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What MLB Looked Like In Jack McKeon’s First Year

You’ve probably heard by now that, at 80-years-old, Jack McKeon was just named the Marlins manager once again. This makes him the second oldest manager in baseball history behind only the legendary Connie Mack. While I don’t have any pithy SABR-analysis about how McKeon might help turn around the Marlins (seriously, the next person to figure out how to predict a manager’s impact on a team will be the first), McKeon’s return to the game gives me an excuse to look at what Major League Baseball looked like the first time a team hired him to be their skipper.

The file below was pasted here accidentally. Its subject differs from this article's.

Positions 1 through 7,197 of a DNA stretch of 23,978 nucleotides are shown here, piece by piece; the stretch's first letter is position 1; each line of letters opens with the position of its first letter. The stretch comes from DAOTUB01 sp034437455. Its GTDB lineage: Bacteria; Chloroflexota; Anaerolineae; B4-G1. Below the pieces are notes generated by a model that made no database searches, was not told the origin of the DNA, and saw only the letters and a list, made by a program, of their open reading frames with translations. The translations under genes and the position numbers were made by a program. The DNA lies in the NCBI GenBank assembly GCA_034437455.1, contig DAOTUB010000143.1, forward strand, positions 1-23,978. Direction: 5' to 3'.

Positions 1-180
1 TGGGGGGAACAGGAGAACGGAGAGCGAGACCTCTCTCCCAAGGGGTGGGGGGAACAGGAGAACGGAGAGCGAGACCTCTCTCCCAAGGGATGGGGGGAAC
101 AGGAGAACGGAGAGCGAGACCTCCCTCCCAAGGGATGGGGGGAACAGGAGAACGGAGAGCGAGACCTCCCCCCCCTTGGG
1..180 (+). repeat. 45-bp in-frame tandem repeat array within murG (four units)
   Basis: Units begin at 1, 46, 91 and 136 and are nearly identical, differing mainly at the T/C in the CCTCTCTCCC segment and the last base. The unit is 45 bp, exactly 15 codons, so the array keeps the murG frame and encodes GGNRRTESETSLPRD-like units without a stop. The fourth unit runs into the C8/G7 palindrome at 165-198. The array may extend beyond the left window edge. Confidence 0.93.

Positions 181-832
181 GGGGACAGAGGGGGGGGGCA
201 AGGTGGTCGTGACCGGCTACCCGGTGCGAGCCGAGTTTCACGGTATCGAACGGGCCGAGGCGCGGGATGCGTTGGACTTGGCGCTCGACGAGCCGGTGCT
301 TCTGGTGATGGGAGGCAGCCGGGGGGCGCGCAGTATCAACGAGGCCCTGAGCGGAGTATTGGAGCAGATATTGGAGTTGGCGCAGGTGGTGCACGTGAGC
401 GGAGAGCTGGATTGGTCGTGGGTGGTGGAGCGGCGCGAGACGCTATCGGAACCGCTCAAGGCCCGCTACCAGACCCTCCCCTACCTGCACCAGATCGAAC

The year? 1973, when the Kansas City Royals made McKeon a manager for the first time at age 43. There were 12 teams in the American League, the Designated Hitter was being tried out for the first time in history, and he had a 29-year-old left fielder named Lou Piniella. Yeah. (Side note – how weird was Piniella’s prime? wRC+ from 26-31 of 107, 90, 138, 74, 111, and 39. He was Aubrey Huff before Aubrey Huff came along.)

Other fun fact from the 1973 Royals – their best player was John Mayberry, the father of the Phillies outfielder of the same name. But, really, that’s nothing – that team also featured Hal McRae, the father of Brian McRae, who retired from the game twelve years ago.

There are going to be a lot of age-related jokes about McKeon, and a few of them will even be funny. But while I can’t say anything about whether he’s going to help them win more games, McKeon is a character, and having him in the dugout will make Marlins games more interesting. And for that, I say welcome back Trader Jack.